Lead through Education
Millions of searches are done every day and sharing knowledge is one of the easiest, low cost ways to get known, be liked, and build trust. What do your customers ask you about? Make a list of their questions and answer them in whatever format makes the most sense for your team’s skills. If you have writers, get them blogging. If you have people who are good at talking, do live videos and send them out on whatever social media channel your community is on. By creating and publishing valuable content through your business, your customers will grow to like and trust you very quickly.
Build a Community
Once a customer has seen the social proof and benefited from your businesses’ educational gifts, they are primed to join your community. The next step is to answer this question: how do potential customers opt-in to your business community? Is it an email list with exclusive benefits or content? Is it a Facebook group? Facebook bots? Snapchat? This is different for every business, but it is imperative for all businesses to have an easy way to regularly communicate directly with potential and existing customers. While growing your social media community (Facebook, Twitter, Instagram etc.) as a business is a good idea, these channels are becoming very “cluttered” and it has become more difficult to ensure potential customers see your message without paying for advertisement. I don’t have a blog post up yet about how to choose the best way to directly market to and grow your business community, but the first 3 businesses who send me a note about this will get a free consultation about the least expensive way to build their communities.
Try this: take 5 minutes now and look at your marketing (website, online marketing channels etc) to see where you can improve on your social proof or create more value through educational content
For every business, there is room to improve on showing social proof, sharing knowledge, and building a community. Start by looking at your businesses’ website and social media channels. Are you demonstrating social proof? Are you sharing knowledge? How are you directly communicating with potential customers and existing customers?
Questions? Thoughts Ideas? I’d love to hear from you, leave a comment below.
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Confidence isn’t a personality trait, it’s a learned habit.
The 5-4-3-2-1 blast off metaphor
What resonated with you? Please leave a comment below.
I love Brain Pickings, it’s such a “breath of fresh air” on Sunday mornings. Recently I’ve delved into learning about participatory group processes as means to make better decisions with collaborators and make better decisions for our local food and health system. Today Brain Picking’s nailed it with an article on “listening.”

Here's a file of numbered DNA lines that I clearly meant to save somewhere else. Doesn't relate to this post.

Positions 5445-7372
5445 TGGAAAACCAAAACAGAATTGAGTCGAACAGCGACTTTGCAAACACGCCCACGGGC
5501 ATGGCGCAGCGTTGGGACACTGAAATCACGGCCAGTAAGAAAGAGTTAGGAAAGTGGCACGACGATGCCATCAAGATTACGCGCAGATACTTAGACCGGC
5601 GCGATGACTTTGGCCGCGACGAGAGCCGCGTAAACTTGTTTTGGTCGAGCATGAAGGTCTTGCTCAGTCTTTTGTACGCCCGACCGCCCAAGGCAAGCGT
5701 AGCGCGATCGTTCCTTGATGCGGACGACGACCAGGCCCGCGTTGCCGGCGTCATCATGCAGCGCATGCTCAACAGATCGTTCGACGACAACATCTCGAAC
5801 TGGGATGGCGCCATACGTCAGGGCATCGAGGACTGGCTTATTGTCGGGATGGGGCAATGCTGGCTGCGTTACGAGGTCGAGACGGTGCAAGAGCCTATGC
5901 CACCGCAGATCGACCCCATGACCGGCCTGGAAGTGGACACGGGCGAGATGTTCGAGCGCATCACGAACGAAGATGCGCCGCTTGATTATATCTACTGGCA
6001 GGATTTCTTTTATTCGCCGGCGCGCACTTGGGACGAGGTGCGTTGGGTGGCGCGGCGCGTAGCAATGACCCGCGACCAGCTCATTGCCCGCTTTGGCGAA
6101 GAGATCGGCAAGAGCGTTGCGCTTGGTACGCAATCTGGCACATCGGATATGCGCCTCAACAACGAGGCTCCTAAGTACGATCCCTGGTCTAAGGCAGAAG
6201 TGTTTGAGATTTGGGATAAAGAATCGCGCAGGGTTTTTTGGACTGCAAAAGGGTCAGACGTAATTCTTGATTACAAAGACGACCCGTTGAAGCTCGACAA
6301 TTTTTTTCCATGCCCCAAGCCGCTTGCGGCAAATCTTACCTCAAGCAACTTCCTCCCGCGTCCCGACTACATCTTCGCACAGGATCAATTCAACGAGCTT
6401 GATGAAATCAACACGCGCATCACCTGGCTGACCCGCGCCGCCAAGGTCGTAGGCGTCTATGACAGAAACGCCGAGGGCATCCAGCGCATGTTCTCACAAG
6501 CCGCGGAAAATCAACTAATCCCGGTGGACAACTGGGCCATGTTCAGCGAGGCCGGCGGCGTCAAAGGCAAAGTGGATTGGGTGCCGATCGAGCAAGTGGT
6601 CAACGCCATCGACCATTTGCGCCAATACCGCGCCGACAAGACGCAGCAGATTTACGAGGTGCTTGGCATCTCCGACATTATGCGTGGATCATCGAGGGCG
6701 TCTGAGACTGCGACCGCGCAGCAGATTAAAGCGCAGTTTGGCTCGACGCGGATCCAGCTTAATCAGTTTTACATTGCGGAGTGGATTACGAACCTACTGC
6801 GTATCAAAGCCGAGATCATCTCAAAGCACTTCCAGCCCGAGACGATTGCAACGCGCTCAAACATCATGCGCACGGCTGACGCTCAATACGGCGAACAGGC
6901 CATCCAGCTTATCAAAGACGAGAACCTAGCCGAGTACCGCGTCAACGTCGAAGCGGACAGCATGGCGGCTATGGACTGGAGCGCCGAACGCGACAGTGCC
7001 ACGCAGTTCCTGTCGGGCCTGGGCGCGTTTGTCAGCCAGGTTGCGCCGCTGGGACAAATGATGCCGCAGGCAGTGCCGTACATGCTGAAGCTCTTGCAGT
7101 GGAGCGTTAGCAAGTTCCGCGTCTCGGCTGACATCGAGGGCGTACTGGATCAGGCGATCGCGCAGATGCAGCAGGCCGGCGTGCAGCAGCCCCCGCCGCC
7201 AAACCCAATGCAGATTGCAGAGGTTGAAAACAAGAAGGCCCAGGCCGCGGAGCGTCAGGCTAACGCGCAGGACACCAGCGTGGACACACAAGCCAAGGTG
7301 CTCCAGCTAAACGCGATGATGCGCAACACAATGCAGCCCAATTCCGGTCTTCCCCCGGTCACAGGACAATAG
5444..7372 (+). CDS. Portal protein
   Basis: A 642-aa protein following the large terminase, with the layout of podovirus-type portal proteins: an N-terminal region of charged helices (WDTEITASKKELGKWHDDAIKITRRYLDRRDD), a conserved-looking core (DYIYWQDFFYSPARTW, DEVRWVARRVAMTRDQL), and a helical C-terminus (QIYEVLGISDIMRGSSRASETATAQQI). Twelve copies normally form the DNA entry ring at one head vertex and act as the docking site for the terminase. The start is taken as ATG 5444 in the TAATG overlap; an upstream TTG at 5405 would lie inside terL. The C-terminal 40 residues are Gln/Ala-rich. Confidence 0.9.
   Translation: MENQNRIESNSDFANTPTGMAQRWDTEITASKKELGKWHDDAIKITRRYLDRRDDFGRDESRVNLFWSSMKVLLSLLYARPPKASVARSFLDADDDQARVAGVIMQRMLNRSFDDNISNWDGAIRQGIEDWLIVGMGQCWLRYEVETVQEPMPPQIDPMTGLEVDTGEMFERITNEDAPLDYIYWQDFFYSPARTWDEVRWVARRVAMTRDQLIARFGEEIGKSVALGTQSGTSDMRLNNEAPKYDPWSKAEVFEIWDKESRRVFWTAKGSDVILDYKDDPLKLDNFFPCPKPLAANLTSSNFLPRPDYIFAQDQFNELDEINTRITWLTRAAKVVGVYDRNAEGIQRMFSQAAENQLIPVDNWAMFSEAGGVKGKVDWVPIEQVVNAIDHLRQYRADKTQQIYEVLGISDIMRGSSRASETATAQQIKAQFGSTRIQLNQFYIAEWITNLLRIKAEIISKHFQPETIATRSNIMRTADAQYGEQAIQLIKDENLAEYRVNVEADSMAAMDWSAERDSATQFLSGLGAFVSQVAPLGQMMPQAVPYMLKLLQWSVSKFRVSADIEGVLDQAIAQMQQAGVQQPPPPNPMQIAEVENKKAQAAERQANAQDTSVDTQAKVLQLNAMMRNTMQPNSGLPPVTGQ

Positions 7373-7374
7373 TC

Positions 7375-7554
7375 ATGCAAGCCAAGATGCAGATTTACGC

One of the key principles of good participatory decision making is to gather all the wisdom in the room. This requires hearing all the voices in the room and striving for a deeper understanding of each other’s thoughts. Only by doing this can we “unlock” the potential for innovation. I knew this intuitively, but I was finding it difficult to put into words until recently.
Anway, here’s the part that I think is most useful from Maria Popova’s Brainpicking’s Erich Fromm’s 6 Rules of Listening: The Great Humanistic Philosopher and Psychologist on the Art of Unselfish Understanding article this morning:
Listening, Fromm argues, is “is an art like the understanding of poetry” and, like any art, has its own rules and norms. Drawing on his half-century practice as a therapist, Fromm offers six such guidelines for mastering the art of unselfish understanding:
- The basic rule for practicing this art is the complete concentration of the listener.
- Nothing of importance must be on his mind, he must be optimally free from anxiety as well as from greed.
- He must possess a freely-working imagination which is sufficiently concrete to be expressed in words.
- He must be endowed with a capacity for empathy with another person and strong enough to feel the experience of the other as if it were his own.
- The condition for such empathy is a crucial facet of the capacity for love. To understand another means to love him — not in the erotic sense but in the sense of reaching out to him and of overcoming the fear of losing oneself.
- Understanding and loving are inseparable. If they are separate, it is a cerebral process and the door to essential understanding remains closed.
I’m curious to hear from you, what strategies do you use for better listening every day?